By Rene Wadlow
On 23 July 2019, the Russian Government’s “Collective Security for the Persian Gulf Region” was presented in Moscow by the Deputy Foreign Minister, Mikhail Bogdanov.
Bogdanov stated that “The main principles are incrementalism, multilateralism, and strict observation of international law, primarily the U.N. Charter and Security Council resolutions. The looming strategic challenge outlined is creating a holistic mechanism of collective security in the region and cooperation among all the states in the region on an equal basis.”
The elimination of extremism and terrorism in the Middle East and ensuring sustainable political settlement in Syria, Yemen, other countries of the region is a priority.
He continued “Over decades, tensions in the Gulf area has persisted. This negatively impacts security, political and economic stability in the region and in the world. New hotbeds of tension are being added to the existing ones. A major centre of the transnational terrorist network has sprung up near the Gulf area.”
The Russian proposal for Collective Security for the Persian Gulf follows closely the procedures which led to the 1975 Helsinki Final Act and the creation of the Conference on Security and Cooperation in Europe. Bogdanov stressed multilateralism as a mechanism for all involved in the assessment of situations, the decision-making process, and the implementation of decisions. This process should begin now as tensions seem to be growing.
“Practical work to launch the security system deployment in the Gulf area can be initiated through bilateral and multilateral consultations among stakeholders, including regional and extra-regional states, the U.N. Security Council, the League of Arab States, the Organization of the Islamic Conference, and the Cooperation Council for the Arab States of the Gulf. These contacts should lead to the establishment of an action group to prepare an international conference on security and cooperation in the Gulf area. The group is tasked with the geographic coverage of the future security system, its range of participants, agenda, representational level, forum venue as well as with preparing draft decisions, including identification of security, confidence-building and control measures.”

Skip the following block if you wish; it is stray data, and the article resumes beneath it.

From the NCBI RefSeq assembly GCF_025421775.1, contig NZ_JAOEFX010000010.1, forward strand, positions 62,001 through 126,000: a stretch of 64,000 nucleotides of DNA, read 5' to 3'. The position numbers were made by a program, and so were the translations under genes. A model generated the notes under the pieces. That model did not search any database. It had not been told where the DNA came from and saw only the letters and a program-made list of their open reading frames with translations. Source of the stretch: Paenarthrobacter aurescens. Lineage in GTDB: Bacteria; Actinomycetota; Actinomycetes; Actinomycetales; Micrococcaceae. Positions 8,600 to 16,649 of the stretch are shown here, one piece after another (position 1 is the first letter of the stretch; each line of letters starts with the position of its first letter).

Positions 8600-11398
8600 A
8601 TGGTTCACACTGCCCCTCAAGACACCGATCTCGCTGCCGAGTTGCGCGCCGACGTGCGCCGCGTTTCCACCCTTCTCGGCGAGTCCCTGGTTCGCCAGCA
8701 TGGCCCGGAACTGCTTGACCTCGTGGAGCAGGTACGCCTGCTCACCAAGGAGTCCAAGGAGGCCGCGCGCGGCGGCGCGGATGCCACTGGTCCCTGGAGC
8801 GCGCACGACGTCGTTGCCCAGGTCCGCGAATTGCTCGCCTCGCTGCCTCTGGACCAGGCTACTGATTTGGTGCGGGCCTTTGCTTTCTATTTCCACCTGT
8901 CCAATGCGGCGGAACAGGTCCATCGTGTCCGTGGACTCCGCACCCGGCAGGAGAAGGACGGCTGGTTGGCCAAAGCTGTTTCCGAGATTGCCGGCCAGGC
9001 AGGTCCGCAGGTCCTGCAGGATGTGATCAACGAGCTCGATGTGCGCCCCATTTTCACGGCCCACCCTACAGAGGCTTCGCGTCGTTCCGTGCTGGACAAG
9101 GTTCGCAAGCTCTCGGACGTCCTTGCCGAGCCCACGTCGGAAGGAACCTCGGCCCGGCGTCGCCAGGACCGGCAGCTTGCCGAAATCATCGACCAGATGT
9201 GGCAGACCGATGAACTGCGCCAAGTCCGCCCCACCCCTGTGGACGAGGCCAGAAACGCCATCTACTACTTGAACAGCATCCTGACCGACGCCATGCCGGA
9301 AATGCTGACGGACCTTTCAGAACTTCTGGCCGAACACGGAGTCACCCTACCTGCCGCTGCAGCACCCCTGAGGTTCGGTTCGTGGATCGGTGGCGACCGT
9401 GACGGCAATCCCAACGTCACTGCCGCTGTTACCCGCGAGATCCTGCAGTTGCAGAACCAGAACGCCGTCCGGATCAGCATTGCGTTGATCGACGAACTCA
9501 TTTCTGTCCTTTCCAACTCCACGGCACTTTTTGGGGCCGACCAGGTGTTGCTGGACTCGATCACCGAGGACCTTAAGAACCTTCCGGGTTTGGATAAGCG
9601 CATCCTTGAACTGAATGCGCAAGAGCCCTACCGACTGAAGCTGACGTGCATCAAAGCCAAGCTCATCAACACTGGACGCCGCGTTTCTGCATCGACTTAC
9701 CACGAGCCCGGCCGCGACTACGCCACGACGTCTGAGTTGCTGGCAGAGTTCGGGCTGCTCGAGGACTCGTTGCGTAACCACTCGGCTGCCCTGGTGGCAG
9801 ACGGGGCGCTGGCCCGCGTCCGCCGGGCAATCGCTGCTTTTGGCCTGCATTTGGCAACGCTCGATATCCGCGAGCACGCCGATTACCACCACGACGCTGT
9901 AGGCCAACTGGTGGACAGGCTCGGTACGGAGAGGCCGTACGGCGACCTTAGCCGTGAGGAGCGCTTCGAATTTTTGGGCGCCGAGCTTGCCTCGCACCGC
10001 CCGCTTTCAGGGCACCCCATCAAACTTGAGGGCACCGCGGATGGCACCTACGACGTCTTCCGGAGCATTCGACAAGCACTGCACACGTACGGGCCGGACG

For the moment, the Russian proposal lacks three elements which had played an important part of the Helsinki process. The first lacking element is economic cooperation which was an important motive of the Helsinki Process as the early 1970s saw ever-greater economic links among European and North American states.
The second missing element was what the Helsinki Process called “the human dimension” which was a code term acceptable to the Soviets for human rights. There was throughout Europe demands for greater liberty of expression, liberty of association, and religious liberty. The Helsinki Accords gave a justification for the safeguard of these expressions of human rights. Some of the early human rights efforts took the name of “Helsinki Watch”.
The third missing element in the Gulf proposal which was important in the Helsinki Process is the idea of weaving together of civil society. The early 1970s in Europe was a time when people, especially youth, wanted to be able to met and discuss, to share their hopes as well as their frustrations. The Helsinki Process was a door opened to civil society, to meet, an important factor in breaking down the Cold War divisions which had kept people apart.
The 1975 Helsinki Final Act was the result of three years of nearly continuous negotiations among government representatives meeting for the most part in Geneva, Switzerland. There had been before the Helsinki negotiations many years of promotion of better East-West relations by non-governmental peace builders. Although there was no direct access of non-governmental organizations to the Helsinki negotiations, as the negotiations were carried out in Geneva, those of us who were NGO representative to the U.N. Geneva knew people in most of the U.N. missions who were involved in the Helsinki Process. We could provide working papers which were considered by those negotiating the Helsinki Accord.
Thus, as NGO representatives concerned with peace, stability and justice in the Gulf area, we must be ready to make proposals and to facilitate the negotiating process. As Mikhail Bogdanov concluded “Russia is ready to collaborate with all stakeholders in order to implement these and other constructive proposals with a view to ensuring durable security in the Gulf.” As Citizens of the World, we are certainly stakeholders in this process. We need to be ready to make constructive proposals.”